The trouble with the “Protestant” philosophers is that they are too opposed to the establishment, and the trouble with the “Catholics” philosophers is that they are too enamored with it. More generally, both expect far too much out of philosophy and like children, never seem to know when it’s enough. The “Jewish” philosopher’s attitude towards philosophy, in contrast, is best expressed by a shrug of the shoulders, arms up, hands upturned: “What do you want from me?” he asks, “Sure, philosophy’s farkakte and some of the people running it are farshtunken, and the whole lot of them look tsebruchen and tseharget, but abi gezunt.  Have you eaten yet? I could go for a nice prune Danish.”


The following clip from sums things up nicely, with the little boy representing goyishkeit philosophy, and his mother and the sage physician representing “Jewish” philosophy.



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23 responses to “What are we? Chopped Liver? A Reply to Robert Gressis”

  1. Amusing; a humorous riff, but containing much to the point.

    But why prune Danish? Why not rugelach or halva. (I admit I haven’t eaten either in years; but when I was in NYC, I could eat halva morning noon and night. My girlfriend didn’t understand it – she preferred Greek sweets, esp. baklava. She didn’t understand why her parents ate Chinese on Christmas either, although this was perfectly obvious to me.)

    – “we don’t believe in an “original sin,” “fall of man,” “indelible stain” or any other such meshugaas” – what the Buddha refers to as “questions not leading to edification.”

    The notion of perfectibility presumes that perfection must somehow somewhere already exist, in order to be conceived by what is admittedly an imperfect human mind; hence (paradoxically) the Ontological Argument. Otherwise we admit an imperfect mind is necessarily incapable of a conception of perfection and hence imperfectible. (It’s odd that this problem still haunts some philosophers and even logicians 2500 years since Plato. One good thing about Aristotle, as antidote to Plato is that he was willing to be wrong. He didn’t actually say that, but it is clear from the way he shades some of his articulation of differing points of view.)

    Anyway, the earth will fall into the sun in how many million years, so what does it matter?

  2. Are you familiar with any of the Yiddish vocabulary I used, EJ?

  3. s. wallerstein

    I congratulate you on your courage in adding a Woody Allen film clip just when his publishers have refused to publish his memoirs due to pressure groups.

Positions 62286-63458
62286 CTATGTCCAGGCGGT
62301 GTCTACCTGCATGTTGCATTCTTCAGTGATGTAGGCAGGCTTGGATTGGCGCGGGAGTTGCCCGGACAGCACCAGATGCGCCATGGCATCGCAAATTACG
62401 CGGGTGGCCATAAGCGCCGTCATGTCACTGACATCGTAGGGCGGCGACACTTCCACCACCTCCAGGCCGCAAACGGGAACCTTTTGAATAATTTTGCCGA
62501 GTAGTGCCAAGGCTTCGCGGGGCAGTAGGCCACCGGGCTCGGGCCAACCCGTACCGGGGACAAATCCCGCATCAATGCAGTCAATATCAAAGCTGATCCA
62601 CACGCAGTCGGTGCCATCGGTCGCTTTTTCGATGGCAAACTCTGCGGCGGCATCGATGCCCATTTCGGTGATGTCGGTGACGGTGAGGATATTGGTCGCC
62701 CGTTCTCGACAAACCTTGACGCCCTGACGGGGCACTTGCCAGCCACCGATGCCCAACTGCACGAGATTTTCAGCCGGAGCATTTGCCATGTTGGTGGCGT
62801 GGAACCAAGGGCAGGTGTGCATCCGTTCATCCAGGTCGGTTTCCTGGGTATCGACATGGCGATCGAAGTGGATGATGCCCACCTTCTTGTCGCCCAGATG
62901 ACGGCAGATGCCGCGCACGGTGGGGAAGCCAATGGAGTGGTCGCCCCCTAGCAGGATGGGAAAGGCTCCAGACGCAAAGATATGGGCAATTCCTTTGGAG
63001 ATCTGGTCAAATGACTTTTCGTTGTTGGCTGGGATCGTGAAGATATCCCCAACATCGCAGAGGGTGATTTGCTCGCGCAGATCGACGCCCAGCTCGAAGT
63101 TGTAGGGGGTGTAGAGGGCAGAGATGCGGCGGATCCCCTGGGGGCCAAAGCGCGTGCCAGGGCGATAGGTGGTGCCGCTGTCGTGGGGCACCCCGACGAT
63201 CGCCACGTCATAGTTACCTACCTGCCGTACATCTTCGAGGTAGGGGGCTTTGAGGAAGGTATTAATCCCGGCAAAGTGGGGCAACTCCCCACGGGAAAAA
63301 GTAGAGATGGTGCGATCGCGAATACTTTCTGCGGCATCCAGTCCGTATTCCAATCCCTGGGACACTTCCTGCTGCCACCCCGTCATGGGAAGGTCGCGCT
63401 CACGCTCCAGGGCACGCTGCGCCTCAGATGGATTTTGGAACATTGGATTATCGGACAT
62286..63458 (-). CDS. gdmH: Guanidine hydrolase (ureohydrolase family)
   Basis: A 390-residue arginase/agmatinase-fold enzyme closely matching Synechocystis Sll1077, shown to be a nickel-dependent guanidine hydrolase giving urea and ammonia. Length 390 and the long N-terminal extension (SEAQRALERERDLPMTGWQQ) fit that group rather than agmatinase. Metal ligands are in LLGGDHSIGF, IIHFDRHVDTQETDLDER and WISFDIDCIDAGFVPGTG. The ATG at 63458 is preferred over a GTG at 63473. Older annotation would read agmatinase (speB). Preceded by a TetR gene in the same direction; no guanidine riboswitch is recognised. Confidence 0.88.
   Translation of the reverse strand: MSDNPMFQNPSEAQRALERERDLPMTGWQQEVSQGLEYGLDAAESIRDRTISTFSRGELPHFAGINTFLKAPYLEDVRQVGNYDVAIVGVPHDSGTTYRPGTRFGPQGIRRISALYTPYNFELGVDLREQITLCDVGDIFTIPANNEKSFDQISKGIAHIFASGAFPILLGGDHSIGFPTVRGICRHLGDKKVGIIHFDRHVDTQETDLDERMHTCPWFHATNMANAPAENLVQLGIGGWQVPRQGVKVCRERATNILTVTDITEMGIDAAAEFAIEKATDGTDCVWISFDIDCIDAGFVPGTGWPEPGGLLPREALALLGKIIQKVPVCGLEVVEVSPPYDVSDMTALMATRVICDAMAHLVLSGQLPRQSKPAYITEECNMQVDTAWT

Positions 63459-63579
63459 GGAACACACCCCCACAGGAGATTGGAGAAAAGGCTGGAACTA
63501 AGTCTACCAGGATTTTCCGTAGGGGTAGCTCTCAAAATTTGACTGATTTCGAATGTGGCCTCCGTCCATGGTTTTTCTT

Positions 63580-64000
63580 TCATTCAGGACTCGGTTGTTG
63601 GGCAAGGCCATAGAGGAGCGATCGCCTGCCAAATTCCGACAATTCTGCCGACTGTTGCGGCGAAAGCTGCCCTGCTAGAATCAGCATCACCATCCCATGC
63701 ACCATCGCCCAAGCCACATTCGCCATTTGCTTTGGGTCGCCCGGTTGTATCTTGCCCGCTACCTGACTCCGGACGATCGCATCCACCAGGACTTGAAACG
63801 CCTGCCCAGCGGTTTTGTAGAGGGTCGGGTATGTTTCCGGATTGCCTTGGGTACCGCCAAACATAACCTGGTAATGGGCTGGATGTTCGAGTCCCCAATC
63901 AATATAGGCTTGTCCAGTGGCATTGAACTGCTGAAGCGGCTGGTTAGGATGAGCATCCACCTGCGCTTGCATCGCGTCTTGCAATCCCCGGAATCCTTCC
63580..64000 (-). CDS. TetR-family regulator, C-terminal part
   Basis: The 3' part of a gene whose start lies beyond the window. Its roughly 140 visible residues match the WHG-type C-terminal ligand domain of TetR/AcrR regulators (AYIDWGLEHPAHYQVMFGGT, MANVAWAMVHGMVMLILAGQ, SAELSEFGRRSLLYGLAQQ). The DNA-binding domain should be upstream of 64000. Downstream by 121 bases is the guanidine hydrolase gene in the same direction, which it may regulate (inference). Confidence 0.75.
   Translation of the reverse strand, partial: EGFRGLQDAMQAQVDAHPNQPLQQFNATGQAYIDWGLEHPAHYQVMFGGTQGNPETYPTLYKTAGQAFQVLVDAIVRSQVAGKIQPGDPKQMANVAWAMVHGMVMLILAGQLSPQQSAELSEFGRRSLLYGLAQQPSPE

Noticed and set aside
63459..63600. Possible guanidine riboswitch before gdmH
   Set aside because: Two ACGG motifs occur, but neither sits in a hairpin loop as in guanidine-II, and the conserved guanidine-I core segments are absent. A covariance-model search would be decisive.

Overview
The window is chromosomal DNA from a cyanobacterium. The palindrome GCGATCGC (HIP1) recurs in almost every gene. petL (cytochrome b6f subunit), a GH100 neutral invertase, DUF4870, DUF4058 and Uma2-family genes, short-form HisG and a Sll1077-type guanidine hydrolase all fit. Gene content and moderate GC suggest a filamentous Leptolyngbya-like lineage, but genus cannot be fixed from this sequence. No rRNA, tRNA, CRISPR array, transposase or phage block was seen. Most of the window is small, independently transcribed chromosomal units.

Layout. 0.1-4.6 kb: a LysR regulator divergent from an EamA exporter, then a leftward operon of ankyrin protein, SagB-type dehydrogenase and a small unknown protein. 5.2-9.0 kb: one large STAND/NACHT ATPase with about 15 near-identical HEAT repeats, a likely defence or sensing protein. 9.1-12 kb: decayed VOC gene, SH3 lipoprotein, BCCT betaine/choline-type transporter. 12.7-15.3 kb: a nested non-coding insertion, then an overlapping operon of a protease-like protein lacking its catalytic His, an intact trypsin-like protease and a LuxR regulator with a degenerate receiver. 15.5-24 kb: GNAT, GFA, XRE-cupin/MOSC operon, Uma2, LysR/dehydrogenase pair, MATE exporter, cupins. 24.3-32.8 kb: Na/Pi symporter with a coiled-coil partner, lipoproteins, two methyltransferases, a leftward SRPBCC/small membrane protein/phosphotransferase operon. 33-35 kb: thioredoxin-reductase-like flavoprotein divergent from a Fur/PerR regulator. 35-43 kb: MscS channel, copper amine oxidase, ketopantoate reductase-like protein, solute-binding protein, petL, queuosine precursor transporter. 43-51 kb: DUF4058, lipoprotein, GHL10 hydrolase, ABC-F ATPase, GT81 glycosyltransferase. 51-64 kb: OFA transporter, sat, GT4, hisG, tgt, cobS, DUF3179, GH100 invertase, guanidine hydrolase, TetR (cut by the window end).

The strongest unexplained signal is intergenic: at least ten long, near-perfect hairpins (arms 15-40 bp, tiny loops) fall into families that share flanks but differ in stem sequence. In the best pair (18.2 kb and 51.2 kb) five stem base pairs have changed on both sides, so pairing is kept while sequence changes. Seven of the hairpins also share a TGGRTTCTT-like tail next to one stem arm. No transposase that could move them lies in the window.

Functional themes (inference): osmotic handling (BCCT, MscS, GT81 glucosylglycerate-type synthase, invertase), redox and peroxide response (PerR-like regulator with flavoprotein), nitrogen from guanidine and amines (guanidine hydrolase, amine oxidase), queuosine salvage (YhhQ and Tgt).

From what I’ve read of the case, I believe that Woody is innocent or at least there is no decisive proof against him.

    In any case, he is the funniest guy in the last 3rd of the 20th century, and how can you in good conscience censor someone as funny as he is, whatever he’s done in his private life?

  4. Put another way, “Jewish” philosophy is Hume with a Jackie Mason affect.

  5. s. wallerstein

    Thank you for the interview with Helen Joyce, one of the most illuminating guests that you’ve spoken to, although Jane Clare Jones was also enlightening.

  6. Understood most of it (some by resonance with words I already knew and in context)); had to look up tsebruchen and tseharget. (Actually only found tsebruchen; the internet has shamefully few resources for research on Yiddish.)

  7. The book this is from by Jackie Mason — “How to Talk Jewish” — is hilarious and well worth a buy. It is a tragedy that young people are not aware of this ridiculously funny comedian.


  8. If the attitude you describe is jewish, I know quite a few people who secretly are jewish, probably without knowing it.

    I actually may be jewish myself. The idea of riding a horse is slightly disgusting to me, although eating horse meat doesn’t shock me – it can be very tasty. I wouldn’t touch a sailboat with a very long pole. I don’t know anything about car repair, although I once, in 1996, changed a lightbulb in my little car. I think putting mayonnaise on pastrami is a crime, although a bit of mustard is fine.

    What does “tsebruchen” mean? And “tseharget”?
    Some of the other expressions weren’t difficult to guess; the German roots are visible or they looked a lot like certain words and expressions in my own dialect. And when I couldn’t guess the meaning, Duckduckgo was there to help me.
    I did not immediately find the translations of tsebruchen and tseharget, though.
    And “alter kacker” sounds pretty rude, to be honest.

  9. That’s why I put “Jewish” in scare quotes. It’s meant to match the use of “Protestant” and “Catholic” in Robert’s piece.

    ‘Alter kacker’ is “old man.”

    “tsebruchen” = broken down.

    “tseharget” = falling apart.

  10. Yes, but you know where “kacker” really comes from.
    My 89 yr. old mother would give me a nice whack on the side of my head if I called her an “alte kacker”.
    My observation that there are plenty “jews” to be found everywhere, was just my way to agree that all that talk about “catholics” and “protestants” etc. is silly.